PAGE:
SOCRadar® Cyber Intelligence Inc. | Dark Web Profile: Black Basta Ransomware


Dec 16, 2022
9 Mins Read

Dark Web Profile: Black Basta Ransomware

By SOCRadar Research

[Update] May 13, 2024: Read the subheading “CISA’s Advisory for Black Basta” 

[Update] January 3, 2024: Read the subheading “Turning the Tables on Black Basta” 

One of the perpetrators of the ransomware attacks, which increased by 59% in the last year, is the Russian-speaking origin ransomware group, Black Basta. They emerged in April 2022 and became notorious for breaching nearly a hundred organizations by October 2022. 

Although the LockBit group is the most active ransomware group in the gap opened after Conti’s dissolution, the Black Basta is in second place, taking on 9% of ransomware attacks. On Dark Web, it has not been seen so far that they are advertising or looking for affiliates, but the group members, which reached large attack volumes in this brief time, are well-organized and experienced threat actors. 

Black Basta's latest victims by December 14, in SOCRadar Dark Web News.
Black Basta’s latest victims by December 14, in SOCRadar Dark Web News.

Who is Black Basta? 

According to some researchers, Black Basta is a ransomware group that works with the RaaS (ransomware as a service) model. Still, SOCRadar Dark Web Team reports that no such advertisements on hacker forums or black markets have been found so far. However, they may still be using the RaaS model with the affiliates and partners they trust.

Industries targeted by December 2022. (Source: SOCRadar)
Industries targeted by December 2022. (Source: SOCRadar)

As observed by researchers, they generally use the double-extortion method, which we often encounter in ransomware incidents, and the ransom fee they demand exceeds millions of dollars sometimes. Most of the group’s targets so far have been western countries, and the country with the most cases is the United States. The industries they target are varied. Although the sector they targeted the most is manufacturing, they had many different victims, from appeal and fashion to Healthcare, such as American Dental Association, Deutsche Windtechnik, and Knauf.

SOCRadar Dark Web team spots victims on Black Basta's leak site they monitor.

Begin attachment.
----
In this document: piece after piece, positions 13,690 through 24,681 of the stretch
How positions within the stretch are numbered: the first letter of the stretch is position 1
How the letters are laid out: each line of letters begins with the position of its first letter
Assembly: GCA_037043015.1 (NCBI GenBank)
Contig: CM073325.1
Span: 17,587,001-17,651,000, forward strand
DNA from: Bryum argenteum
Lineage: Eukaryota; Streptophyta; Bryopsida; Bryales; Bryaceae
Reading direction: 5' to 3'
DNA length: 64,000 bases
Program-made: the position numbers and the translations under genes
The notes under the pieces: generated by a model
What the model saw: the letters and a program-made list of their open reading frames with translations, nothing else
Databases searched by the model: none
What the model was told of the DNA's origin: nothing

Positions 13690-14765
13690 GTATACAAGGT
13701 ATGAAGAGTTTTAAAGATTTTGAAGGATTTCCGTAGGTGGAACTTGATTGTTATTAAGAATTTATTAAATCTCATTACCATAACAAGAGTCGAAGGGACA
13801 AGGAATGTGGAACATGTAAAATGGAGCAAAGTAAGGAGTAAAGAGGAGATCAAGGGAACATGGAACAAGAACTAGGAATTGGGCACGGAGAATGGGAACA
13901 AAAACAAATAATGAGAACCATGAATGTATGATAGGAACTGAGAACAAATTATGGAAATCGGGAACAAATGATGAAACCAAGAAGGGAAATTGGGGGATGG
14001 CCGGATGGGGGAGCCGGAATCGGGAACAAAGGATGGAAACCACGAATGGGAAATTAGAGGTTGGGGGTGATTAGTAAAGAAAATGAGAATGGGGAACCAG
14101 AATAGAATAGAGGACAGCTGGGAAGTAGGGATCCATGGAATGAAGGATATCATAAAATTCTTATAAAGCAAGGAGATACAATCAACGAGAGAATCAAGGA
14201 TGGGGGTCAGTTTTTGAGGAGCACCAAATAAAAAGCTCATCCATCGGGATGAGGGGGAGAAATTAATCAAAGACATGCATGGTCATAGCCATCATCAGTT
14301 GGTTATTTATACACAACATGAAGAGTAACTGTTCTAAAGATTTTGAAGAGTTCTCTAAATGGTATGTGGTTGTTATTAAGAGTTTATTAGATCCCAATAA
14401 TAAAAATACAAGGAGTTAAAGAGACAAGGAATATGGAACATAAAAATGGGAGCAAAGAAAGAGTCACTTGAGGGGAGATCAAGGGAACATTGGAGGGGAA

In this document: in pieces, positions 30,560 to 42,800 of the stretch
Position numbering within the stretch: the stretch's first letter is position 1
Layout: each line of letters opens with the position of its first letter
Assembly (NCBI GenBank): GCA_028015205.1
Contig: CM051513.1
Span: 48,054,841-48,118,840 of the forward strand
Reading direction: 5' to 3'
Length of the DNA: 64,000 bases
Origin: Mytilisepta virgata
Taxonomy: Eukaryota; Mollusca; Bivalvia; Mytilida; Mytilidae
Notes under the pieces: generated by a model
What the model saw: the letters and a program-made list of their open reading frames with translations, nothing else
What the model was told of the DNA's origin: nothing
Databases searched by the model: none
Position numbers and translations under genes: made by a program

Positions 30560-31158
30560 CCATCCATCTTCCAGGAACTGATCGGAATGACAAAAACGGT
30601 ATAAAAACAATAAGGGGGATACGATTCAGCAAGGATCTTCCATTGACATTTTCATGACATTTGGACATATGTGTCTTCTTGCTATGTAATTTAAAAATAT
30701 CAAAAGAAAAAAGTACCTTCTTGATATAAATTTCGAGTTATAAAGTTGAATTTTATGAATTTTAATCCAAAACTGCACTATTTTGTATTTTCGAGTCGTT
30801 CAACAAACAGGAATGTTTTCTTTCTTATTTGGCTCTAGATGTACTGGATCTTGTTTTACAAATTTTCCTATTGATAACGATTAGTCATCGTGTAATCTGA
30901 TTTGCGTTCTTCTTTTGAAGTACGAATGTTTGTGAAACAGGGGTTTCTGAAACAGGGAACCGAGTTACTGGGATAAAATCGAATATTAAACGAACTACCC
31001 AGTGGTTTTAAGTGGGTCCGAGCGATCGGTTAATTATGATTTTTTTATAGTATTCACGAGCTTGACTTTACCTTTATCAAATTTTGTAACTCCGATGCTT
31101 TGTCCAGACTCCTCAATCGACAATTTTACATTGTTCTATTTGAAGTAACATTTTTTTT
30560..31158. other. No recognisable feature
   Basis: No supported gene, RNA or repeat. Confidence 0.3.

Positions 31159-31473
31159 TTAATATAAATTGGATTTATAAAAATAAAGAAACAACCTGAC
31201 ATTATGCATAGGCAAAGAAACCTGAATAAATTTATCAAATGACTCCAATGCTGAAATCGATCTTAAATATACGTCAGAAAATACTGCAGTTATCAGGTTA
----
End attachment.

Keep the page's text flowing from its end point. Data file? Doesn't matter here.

SOCRadar Dark Web team spots victims on Black Basta’s leak site they monitor.

Are There Any Relations with Other Groups? 

Security researchers state that Black Basta develops and maintains their ransomware kits and tools themselves or collaborates with close threat actors they trust, which also speculates that the group is an offshoot of Conti or has some members of the group. 

According to another research, the group was also observed to be linked to the FIN7(Carbanak). This ransomware group had been engaged in criminal activities for several years before the Black Basta. Security researchers examined the toolkits and found one or more developed by the FIN7 threat group. Moreover, the IP addresses, attack techniques, and EDR evasion techniques used by Black Basta also intersect with the FIN7 group, which may indicate that the two groups are closely related or that some threat actors are in both groups.

SOCRadar Threat Actors Module provides detailed information on Black Basta and many other threat actors, IoCs, and exploited CVE.
SOCRadar Threat Actors Module provides detailed information on Black Basta and many other threat actors, IoCs, and exploited CVE.


The FIN7, also known as the Carbanak or Navigator group, made its name by stealing $1+ billion from more than 100 companies in 2014. They first appeared with credit card skimmer software targeting victims’ point-of-sale systems. They were already one of the most skillful threat groups, but later down the track, they increased their notoriety by adding ransomware to their arsenal.